- Heightened U.S. and International Scrutiny.
- For the last decade, the DOJ and SEC have aggressively pursued enforcement of the FCPA, and U.S. authorities have developed creative methods to resolve criminal cases, including deferred prosecution agreements where the violator is required to pay a substantial fine, employ a monitor to oversee its compliance program, and cooperate with U.S. authorities.
- Many countries, including Indonesia, France, India, Germany and Costa Rica, have also adopted a vigorous stance against transnational bribery, particularly when their own national interests are at jeopardy.
- Increasing Fines and Sanctions
- In recent years, penalties have been steadily and dramatically increasing, reaching a record high of $44 million this year.
- Pursuant to its plea of guilty on April 26, 2007, Baker Hughes, an oilfield contractor, and its subsidiary, Baker Hughes Services International, agreed to pay $44 million in combined fines and penalties to settle proceedings alleging bribery of officials in Kazakhstan’s national oil companies.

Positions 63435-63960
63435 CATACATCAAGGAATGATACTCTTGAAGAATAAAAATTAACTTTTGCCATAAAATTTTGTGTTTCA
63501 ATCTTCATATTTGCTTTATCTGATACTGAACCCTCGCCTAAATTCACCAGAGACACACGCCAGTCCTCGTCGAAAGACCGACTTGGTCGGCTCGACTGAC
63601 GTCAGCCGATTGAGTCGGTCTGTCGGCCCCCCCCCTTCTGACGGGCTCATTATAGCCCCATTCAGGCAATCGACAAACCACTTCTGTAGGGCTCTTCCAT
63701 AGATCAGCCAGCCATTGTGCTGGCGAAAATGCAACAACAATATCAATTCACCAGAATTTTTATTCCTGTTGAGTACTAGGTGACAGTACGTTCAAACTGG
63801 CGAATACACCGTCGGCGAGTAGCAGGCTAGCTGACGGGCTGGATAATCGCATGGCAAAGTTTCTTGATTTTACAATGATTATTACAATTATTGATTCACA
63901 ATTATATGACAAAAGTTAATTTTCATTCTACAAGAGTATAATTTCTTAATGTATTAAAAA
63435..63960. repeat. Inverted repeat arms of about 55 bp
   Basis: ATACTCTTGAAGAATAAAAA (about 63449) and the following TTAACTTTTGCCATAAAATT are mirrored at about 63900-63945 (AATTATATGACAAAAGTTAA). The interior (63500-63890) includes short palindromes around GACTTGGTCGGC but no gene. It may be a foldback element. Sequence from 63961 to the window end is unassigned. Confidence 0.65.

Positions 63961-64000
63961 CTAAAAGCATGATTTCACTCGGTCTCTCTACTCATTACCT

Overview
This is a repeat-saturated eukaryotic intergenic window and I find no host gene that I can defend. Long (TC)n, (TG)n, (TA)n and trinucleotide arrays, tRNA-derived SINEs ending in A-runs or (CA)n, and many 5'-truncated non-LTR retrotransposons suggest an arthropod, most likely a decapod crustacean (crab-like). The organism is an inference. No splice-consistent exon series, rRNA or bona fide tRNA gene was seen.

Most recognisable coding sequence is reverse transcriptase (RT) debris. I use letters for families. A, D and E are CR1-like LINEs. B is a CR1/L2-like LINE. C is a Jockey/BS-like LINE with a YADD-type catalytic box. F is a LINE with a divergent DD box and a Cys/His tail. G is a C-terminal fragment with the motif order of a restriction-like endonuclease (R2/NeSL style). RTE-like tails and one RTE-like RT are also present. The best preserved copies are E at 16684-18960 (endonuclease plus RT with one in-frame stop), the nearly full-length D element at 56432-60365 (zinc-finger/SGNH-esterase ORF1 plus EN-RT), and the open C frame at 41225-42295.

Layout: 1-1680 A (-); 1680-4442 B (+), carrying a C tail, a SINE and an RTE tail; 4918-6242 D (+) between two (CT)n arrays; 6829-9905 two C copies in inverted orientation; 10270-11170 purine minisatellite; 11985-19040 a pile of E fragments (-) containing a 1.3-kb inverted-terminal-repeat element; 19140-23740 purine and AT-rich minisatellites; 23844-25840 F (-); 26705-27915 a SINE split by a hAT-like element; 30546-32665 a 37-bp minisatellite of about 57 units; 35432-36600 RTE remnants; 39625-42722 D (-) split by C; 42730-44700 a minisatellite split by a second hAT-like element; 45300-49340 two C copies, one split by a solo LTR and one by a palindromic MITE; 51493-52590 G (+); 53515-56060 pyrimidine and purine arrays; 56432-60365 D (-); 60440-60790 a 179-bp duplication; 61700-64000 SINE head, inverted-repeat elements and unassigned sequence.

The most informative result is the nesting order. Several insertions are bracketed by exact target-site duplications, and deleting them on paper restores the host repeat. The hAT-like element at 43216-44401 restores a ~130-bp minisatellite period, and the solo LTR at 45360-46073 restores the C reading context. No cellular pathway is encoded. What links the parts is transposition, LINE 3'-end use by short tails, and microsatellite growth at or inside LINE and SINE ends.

- Substantially Increased Risk of Exposure for Those Who Do Not Take Internal Controls Seriously.
- Recent cases have shown that U.S. authorities have prosecuted companies for internal controls violations as vigorously as for bribery schemes.
- Companies without adequate internal control mechanisms in all jurisdictions in which they conduct business are increasingly vulnerable to both civil and criminal liability both in and outside U.S. territory.
- Moreover, internal controls violations will not only implicate the FCPA, but also the Sarbanes-Oxley Act of 2002, which requires, among other things, certifications by chief executive officers of public companies that the company’s books and records are accurate and the internal controls are sufficient.
Ch. 27 Foreign Corrupt Practices Act
VII. Current Trend in Enforcement
* Not Yet Admitted